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Black Tar Heroin

Black tar heroin is cheaper to produce than regular heroin but poses the same risk of addiction, overdose, and death. It’s increasingly prevalent in the Midwest and East Coast. However, treating addiction to black tar heroin is similar to treating other opioid addictions. There are many treatment centers available to help individuals overcome heroin abuse and achieve a life free from addiction.

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What Is Black Tar Heroin?

Mexican black tar heroin is a crude form of heroin containing many impurities and contaminants, giving it its dark, sticky form.

This thicker form requires injection drug users to heat it on a spoon to turn it into a liquid before taking it intravenously (i.e., with a needle), while others snort it.

Black tar heroin is as strong as the pure, white powder form. Unfortunately, many drug users mistake black tar heroin as less potent because it is more crudely made. This misconception leads people to overdose because they think they need more to achieve the same high.

What Is the Difference Between Regular Heroin and Black Tar Heroin?

The most significant difference between regular heroin and black tar heroin lies in the substance’s purity. Black tar heroin is much less pure than other forms of heroin.

The process for black tar heroin is quicker and more economical than producing higher-quality white or brown heroin.

According to the National Drug Intelligence Center, black tar heroin seems to plateau at about 25–30% pure.

However, drug dealers may mix even the “purer” white powder version of street heroin with sugar, starch, powdered milk, or quinine to save on profits.

Effects of Black Tar Heroin

No matter how users ingest black tar heroin, the drug quickly enters the brain.

The severity of black tar heroin’s effects depends on several factors, such as purity, how the drug is taken, and what other substances the heroin may contain.

Short-term effects of black tar heroin use include:

  • Dry mouth
  • Itching
  • Cognitive impairment
  • Flushed skin
  • Arms and legs feel heavy
  • Upset stomach
  • Slurred speech
  • Tiny pupils
  • Vomiting
  • Slipping in and out of consciousness (the nod)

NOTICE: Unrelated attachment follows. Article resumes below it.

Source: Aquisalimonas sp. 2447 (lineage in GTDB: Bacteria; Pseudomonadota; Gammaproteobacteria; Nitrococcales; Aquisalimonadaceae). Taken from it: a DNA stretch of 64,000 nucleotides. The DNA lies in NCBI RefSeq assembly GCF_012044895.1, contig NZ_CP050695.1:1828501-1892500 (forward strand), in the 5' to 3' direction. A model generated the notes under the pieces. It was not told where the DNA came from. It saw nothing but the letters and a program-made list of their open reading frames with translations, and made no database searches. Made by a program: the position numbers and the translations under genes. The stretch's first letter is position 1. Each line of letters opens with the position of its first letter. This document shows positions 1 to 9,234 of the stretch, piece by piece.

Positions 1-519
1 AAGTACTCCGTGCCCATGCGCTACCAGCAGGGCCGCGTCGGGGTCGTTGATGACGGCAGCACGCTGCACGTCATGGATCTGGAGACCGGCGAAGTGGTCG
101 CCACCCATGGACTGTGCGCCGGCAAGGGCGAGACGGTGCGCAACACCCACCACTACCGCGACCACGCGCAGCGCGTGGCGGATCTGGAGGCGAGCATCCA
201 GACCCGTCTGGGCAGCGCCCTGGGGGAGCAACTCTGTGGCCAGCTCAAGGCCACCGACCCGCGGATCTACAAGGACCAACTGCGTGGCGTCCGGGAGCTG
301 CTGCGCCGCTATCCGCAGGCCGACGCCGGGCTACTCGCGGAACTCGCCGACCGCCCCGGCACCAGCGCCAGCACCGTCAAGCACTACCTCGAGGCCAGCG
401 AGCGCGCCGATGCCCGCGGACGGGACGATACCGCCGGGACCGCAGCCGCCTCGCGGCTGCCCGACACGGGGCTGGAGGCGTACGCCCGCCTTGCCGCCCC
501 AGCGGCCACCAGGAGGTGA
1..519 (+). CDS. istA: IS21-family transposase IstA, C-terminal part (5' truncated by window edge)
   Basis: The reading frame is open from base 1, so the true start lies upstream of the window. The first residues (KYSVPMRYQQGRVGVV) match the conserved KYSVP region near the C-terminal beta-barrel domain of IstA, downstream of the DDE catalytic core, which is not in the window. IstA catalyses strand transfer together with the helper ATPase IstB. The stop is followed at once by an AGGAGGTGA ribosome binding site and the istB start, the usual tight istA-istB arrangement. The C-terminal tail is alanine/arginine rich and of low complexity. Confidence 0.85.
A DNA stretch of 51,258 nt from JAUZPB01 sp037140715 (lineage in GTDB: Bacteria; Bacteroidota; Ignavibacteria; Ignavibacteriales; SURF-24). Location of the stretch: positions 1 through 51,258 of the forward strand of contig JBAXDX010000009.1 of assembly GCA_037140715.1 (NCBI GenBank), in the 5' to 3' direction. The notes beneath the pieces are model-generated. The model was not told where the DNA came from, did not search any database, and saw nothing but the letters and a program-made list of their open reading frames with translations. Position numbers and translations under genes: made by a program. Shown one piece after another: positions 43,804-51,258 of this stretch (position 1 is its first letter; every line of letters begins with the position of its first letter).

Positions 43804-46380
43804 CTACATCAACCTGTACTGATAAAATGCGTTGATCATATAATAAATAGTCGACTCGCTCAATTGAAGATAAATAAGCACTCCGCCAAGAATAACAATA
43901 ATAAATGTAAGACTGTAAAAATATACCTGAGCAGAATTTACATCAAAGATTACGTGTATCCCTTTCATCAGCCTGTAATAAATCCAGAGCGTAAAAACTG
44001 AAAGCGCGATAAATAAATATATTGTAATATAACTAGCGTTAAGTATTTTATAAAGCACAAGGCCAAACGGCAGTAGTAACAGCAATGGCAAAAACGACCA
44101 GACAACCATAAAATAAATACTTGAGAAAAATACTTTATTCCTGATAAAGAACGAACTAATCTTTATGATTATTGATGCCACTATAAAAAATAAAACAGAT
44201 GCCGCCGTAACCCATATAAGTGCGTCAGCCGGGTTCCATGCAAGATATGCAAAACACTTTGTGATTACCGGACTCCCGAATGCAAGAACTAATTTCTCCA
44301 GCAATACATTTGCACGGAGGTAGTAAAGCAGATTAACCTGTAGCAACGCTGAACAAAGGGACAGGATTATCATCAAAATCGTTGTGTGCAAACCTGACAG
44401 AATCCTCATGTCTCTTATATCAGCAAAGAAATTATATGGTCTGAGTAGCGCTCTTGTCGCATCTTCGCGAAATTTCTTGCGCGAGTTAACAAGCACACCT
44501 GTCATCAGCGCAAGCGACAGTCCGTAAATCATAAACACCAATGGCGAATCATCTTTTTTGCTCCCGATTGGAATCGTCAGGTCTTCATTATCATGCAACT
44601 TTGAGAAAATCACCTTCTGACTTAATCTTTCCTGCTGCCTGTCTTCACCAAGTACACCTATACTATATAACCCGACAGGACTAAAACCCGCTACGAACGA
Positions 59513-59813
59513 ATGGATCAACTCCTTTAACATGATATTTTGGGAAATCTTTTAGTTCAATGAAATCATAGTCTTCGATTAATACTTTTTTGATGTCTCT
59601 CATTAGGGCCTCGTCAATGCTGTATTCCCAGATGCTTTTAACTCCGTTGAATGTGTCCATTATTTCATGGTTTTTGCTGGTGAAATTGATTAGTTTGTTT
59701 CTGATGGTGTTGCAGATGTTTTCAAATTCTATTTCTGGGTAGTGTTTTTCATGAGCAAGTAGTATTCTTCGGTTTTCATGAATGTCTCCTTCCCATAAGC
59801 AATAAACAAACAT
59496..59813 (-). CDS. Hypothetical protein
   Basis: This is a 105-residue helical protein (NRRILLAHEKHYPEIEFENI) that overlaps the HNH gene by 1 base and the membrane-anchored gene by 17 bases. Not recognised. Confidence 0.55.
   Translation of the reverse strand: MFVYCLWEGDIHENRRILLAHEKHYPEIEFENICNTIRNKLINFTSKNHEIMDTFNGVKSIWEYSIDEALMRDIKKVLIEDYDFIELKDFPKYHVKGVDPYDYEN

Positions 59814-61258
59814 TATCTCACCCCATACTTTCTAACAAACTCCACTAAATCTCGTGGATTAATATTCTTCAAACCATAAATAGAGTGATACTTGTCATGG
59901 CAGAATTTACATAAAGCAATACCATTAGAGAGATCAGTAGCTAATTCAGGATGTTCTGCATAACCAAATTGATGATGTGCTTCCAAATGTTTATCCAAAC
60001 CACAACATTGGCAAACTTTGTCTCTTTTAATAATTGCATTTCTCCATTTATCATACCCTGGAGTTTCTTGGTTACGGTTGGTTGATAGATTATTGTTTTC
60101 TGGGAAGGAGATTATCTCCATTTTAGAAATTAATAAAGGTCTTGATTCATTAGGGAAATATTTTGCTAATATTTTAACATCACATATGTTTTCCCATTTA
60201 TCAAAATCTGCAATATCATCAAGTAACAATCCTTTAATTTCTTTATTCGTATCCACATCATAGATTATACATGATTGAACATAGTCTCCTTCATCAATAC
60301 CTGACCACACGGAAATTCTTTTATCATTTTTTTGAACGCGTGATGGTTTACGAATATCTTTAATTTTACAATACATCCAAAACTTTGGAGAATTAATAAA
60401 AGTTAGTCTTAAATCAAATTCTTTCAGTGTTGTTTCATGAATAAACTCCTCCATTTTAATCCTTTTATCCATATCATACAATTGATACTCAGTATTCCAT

Long-term effects of black tar heroin include:

  • Skin infections
  • Heart infections
  • Collapsed veins
  • Sleep issues
  • Liver and kidney disease
  • Mental health disorders
  • Lung diseases
  • Menstrual problems and miscarriage in women
  • Bacterial infections
  • HIV and Hepatitis infections from sharing syringes
  • Wound botulism—a rare, incurable bacterial skin infection that can lead to paralysis and death if untreated
  • Heroin overdose
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Who Uses Black Tar Heroin?

People of any age, background, race, and economic status can develop a substance use disorder with black tar heroin. However, research shows that many people begin with prescription painkillers like oxycodone and hydrocodone, which are chemically related to heroin.

According to the 2021 National Survey on Drug Use and Health, 0.4% of people aged 12 or older (about 1.1 million) reported using heroin in the past 12 months. The most significant increase in heroin use has occurred in young adults aged 18-25.

When people addicted to painkillers lose their prescription, an illicit drug like heroin often becomes their next step. Many people buy black tar heroin because it tends to be cheaper than the purer white powder forms.

Black Tar Heroin Addiction

Black tar heroin is highly addictive. As a result, regular black tar heroin users often develop tolerances to the substance, requiring higher or more frequent doses to achieve the same effects.

Because all types of heroin bind to specific opioid receptors in the brain, the substance can act as a pain reliever and make the user feel relaxed and happy.

The intense withdrawals of heroin, however, can make it extremely difficult for people to stop taking the drug, even if they want to.

Signs of Black Tar Heroin Addiction

Identifying the signs of black tar heroin addiction can help you or a loved one prevent the serious health consequences of prolonged heroin abuse.

Common signs of addiction to black tar heroin include:

  • Bloodshot eyes
  • Sudden weight loss
  • Secretive behavior
  • Changes in appearance, like poor hygiene or wearing the same clothes for days or weeks
  • Lack of motivation
  • Extreme drowsiness or nodding off
  • Financial problems/borrowing money
  • Depression
  • Constipation
  • Slurred speech
  • Paranoia
  • Shortness of breath
  • Collapsed veins
  • Severe itchiness
  • Nausea
  • Vomiting

Treatment for Black Tar Heroin Addiction

One of the most-cited barriers to stopping opioid abuse is the fear of dealing with withdrawal symptoms.

Opiate withdrawals can range from mild to severe, usually including abdominal pain, diarrhea, nausea, and vomiting. However, certain prescription medications can help alleviate symptoms and reduce cravings.

Common medications used to help control withdrawal symptoms and opioid cravings include:

Aside from medication-assisted treatment (MAT), treatment for black tar heroin or opioid use disorder may include one-on-one therapy like cognitive behavioral therapy (CBT), group therapy, and general skill building.

Through therapy, patients learn to identify and redirect the self-destructive thought patterns that lead to drug use.